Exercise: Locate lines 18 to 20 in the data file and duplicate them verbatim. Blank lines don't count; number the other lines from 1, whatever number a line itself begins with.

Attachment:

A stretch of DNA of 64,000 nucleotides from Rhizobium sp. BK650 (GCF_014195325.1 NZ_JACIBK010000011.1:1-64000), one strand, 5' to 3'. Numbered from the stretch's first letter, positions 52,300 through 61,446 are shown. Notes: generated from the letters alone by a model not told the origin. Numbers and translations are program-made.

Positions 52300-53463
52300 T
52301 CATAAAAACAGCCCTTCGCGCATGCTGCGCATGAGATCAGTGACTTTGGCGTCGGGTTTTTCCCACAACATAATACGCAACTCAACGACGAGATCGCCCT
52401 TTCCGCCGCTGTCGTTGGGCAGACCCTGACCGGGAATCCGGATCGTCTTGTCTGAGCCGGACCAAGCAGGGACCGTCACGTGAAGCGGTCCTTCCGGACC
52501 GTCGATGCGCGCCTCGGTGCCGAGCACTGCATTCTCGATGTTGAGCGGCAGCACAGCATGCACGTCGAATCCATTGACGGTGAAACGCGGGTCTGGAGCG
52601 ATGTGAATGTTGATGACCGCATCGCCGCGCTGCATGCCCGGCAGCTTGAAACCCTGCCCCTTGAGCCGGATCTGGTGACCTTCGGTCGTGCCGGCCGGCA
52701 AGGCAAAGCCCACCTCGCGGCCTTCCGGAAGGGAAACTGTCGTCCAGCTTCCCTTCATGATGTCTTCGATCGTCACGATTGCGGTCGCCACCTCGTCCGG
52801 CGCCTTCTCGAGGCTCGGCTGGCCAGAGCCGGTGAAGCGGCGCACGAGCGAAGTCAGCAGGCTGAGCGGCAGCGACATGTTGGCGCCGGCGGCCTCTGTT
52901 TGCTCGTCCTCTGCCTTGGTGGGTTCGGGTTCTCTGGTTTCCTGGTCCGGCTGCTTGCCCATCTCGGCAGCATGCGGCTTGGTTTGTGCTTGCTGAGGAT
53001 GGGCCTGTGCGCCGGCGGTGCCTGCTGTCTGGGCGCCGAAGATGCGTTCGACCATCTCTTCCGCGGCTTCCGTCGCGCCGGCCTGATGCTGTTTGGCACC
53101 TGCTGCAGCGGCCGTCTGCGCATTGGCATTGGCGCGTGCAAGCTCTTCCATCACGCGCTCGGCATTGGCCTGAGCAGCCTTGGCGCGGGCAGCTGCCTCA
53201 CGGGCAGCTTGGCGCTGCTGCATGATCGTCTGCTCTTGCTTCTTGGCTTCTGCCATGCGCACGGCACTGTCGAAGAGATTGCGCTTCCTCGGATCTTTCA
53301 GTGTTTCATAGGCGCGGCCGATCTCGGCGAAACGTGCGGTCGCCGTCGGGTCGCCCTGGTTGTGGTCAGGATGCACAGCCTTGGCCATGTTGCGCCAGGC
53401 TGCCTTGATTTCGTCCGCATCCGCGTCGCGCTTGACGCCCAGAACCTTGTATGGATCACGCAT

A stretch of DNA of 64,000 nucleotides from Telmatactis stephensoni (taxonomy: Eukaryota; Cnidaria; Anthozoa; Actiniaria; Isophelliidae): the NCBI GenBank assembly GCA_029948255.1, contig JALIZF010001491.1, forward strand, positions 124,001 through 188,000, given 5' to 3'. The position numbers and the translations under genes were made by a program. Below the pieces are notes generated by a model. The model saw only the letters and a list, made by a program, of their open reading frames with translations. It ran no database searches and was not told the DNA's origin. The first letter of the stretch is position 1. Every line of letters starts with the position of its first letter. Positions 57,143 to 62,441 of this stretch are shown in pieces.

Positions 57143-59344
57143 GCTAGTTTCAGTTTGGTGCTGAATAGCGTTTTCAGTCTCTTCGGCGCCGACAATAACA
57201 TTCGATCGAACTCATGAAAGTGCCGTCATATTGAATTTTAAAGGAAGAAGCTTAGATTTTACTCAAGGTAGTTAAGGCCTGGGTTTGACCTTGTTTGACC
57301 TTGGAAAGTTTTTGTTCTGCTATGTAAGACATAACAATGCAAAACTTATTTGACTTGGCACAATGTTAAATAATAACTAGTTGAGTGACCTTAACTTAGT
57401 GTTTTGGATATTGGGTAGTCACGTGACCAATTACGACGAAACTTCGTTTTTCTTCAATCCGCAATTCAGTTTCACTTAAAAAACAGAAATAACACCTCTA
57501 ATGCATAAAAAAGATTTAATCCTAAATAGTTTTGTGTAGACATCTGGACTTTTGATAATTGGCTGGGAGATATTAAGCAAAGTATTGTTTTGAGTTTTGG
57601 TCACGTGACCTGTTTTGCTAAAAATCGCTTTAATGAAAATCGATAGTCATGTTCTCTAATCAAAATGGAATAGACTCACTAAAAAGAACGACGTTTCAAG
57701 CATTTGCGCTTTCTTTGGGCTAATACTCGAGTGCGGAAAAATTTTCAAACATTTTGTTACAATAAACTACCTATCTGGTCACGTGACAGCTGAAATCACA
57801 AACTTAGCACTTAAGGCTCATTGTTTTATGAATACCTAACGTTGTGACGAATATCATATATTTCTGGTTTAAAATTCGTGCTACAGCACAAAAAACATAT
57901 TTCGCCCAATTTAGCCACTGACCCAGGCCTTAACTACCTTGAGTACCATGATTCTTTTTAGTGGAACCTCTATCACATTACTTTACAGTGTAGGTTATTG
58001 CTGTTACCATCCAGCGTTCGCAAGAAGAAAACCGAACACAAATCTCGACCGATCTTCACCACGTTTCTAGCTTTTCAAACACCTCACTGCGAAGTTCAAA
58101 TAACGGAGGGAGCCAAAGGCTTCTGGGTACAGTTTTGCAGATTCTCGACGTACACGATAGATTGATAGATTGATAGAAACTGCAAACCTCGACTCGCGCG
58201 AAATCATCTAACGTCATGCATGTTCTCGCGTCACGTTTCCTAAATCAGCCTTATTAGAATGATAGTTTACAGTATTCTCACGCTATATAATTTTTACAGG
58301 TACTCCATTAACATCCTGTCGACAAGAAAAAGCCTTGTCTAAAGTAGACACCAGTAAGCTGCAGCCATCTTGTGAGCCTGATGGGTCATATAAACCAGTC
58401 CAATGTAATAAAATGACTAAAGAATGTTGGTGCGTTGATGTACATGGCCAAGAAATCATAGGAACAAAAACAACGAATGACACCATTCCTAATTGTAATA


57143 GCTAGTTTCAGTTTGGTGCTGAATAGCGTTTTCAGTCTCTTCGGCGCCGACAATAACA
57201 TTCGATCGAACTCATGAAAGTGCCGTCATATTGAATTTTAAAGGAAGAAGCTTAGATTTTACTCAAGGTAGTTAAGGCCTGGGTTTGACCTTGTTTGACC
57301 TTGGAAAGTTTTTGTTCTGCTATGTAAGACATAACAATGCAAAACTTATTTGACTTGGCACAATGTTAAATAATAACTAGTTGAGTGACCTTAACTTAGT